To facilitate economic growth and make India a five trillion dollar economy in the next five years, the Finance Minister, Nirmala Sitharaman, in her maiden Budget speech for the Financial Year 2019-2020, made policy announcements and proposed amendments to existing economic policies, infrastructure development programs and the taxation regime. There were also clarifications of existing tax laws to reduce ambiguity and litigation.
One such clarificatory amendment in the taxation regime is to amend the definition of “demerger” to eliminate confusion and difficulties for companies that are required to comply with the Indian Accounting Standards (Ind-AS).
Currently, the provisions of section 2(19AA) of the Income-tax Act, 1961 (Act) define “demerger” in relation to companies, as a means of transfer undertaken pursuant to a Scheme of Arrangement under sections 230 to 232 of the Companies Act, 2013, whereby one or more undertakings of the demerged company (transferor company) is transferred to the resulting company (transferee company) after attaining approval of the National Company Law Tribunal. Such transfers are said to be exempt transfers (i.e. not taxable under the Act) if certain conditions are satisfied.
Some conditions under section 2(19AA) of the Act for a tax neutral demerger include transfer of all assets and liabilities of the undertaking by the demerged company to the resulting company, issue of shares as consideration by the resulting company to the shareholders of the demerged company, transfer of the undertaking on a going concern basis, etc. Section 2(19AA)(iii) of the Act also states that the assets and liabilities of the undertaking would need to be transferred by the demerged company as per the values appearing in the books of accounts immediately before the demerger, which means that the transfer has to be done at book value.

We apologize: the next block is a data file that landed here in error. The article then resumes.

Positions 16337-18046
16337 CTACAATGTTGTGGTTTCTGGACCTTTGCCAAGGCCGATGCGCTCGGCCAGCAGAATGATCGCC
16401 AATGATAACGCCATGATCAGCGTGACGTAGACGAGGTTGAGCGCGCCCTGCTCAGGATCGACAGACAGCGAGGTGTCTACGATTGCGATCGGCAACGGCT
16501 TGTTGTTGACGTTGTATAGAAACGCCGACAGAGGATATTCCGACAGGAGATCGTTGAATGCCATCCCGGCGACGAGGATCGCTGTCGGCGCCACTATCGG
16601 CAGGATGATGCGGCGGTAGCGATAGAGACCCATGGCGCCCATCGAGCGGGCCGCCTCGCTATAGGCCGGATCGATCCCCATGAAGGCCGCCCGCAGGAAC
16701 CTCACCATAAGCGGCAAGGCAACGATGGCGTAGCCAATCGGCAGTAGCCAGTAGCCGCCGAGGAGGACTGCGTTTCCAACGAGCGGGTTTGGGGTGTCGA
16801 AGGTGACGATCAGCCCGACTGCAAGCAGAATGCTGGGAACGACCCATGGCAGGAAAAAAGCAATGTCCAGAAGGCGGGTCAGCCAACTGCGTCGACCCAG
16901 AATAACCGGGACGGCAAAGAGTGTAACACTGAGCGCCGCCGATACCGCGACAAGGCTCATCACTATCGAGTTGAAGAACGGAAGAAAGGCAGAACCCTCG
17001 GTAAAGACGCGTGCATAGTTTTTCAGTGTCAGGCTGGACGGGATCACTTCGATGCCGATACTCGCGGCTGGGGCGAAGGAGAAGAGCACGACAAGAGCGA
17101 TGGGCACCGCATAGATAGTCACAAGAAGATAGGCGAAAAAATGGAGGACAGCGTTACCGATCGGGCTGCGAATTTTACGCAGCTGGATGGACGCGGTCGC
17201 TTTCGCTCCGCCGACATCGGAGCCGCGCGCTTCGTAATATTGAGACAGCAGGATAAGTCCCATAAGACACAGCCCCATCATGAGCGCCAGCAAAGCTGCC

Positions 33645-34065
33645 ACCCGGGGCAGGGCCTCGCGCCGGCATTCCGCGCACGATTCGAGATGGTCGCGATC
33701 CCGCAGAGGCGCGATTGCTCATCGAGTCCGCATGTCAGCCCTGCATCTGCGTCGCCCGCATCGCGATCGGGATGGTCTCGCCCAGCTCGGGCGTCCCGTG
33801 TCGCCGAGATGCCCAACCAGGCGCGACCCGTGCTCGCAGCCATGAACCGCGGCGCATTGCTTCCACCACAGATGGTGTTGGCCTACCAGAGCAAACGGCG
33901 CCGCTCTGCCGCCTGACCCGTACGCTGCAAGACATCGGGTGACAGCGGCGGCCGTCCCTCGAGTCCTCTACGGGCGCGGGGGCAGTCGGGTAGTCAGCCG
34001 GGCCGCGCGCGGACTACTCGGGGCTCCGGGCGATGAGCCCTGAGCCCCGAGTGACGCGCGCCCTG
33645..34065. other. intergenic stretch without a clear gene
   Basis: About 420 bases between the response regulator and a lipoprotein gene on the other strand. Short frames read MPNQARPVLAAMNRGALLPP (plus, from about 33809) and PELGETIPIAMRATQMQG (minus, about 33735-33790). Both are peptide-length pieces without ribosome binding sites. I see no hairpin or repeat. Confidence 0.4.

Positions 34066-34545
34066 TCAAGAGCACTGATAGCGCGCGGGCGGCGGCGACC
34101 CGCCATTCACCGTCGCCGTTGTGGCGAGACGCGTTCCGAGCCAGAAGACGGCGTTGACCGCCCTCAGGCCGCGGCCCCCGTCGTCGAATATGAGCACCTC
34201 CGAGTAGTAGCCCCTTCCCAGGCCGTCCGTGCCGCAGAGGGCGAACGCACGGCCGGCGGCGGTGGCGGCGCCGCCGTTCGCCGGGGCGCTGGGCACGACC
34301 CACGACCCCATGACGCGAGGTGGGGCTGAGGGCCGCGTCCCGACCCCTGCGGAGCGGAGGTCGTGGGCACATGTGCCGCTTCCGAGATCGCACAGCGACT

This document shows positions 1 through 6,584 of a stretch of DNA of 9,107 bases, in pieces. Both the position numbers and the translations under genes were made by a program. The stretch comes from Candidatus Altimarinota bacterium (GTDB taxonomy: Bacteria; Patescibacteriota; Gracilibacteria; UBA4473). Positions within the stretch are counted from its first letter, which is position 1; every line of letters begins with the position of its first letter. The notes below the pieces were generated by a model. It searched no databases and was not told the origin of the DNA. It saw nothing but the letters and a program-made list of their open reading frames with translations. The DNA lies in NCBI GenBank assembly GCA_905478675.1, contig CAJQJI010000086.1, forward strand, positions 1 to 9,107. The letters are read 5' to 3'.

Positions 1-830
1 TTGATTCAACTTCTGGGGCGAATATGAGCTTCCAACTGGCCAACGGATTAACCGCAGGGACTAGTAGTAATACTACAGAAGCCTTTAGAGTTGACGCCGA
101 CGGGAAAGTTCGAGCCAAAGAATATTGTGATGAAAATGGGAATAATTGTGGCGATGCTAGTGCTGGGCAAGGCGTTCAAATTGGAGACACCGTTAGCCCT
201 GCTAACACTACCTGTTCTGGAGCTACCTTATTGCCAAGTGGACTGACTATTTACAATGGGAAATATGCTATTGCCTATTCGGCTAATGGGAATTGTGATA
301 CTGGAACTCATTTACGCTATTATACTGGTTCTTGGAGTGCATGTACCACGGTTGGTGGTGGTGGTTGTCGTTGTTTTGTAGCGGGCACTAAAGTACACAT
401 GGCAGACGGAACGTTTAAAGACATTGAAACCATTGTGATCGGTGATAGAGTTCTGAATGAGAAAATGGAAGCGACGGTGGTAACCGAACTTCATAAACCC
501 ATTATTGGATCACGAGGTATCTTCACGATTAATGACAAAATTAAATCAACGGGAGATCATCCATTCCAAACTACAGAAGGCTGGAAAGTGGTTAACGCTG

Until the introduction of Ind-AS, companies followed the accounting standards under the Indian Generally Accepted Accounting Principles (Indian GAAP). However, no specific accounting standard was prescribed under the Indian GAAP for demergers, and hence, companies transferred the assets and liabilities of undertakings at book value to comply with the definition of “demerger” under the Act. Therefore, the demerged company used to transfer assets and liabilities at book value and the resulting company used to record assets and liabilities at book values.
Ind-AS was introduced in India to align with International Financial Reporting Standards (IFRS) by modifying the IFRS to suit the requirements of the Indian economy. The Ind-AS regime introduced the concept of “business combinations,” which captured transactions such as mergers, demergers, slump sales, etc. Ind-AS 103 being the accounting standard for business combinations provides guidance on the accounting principles to be followed for business combinations and states that the acquirer should record business combinations between unrelated parties at their acquisition-date fair values.